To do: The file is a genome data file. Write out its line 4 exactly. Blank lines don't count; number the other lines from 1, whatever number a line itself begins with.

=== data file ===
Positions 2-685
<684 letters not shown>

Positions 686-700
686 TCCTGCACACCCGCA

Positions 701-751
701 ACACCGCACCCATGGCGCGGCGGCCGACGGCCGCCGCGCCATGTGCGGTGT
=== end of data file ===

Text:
686 TCCTGCACACCCGCA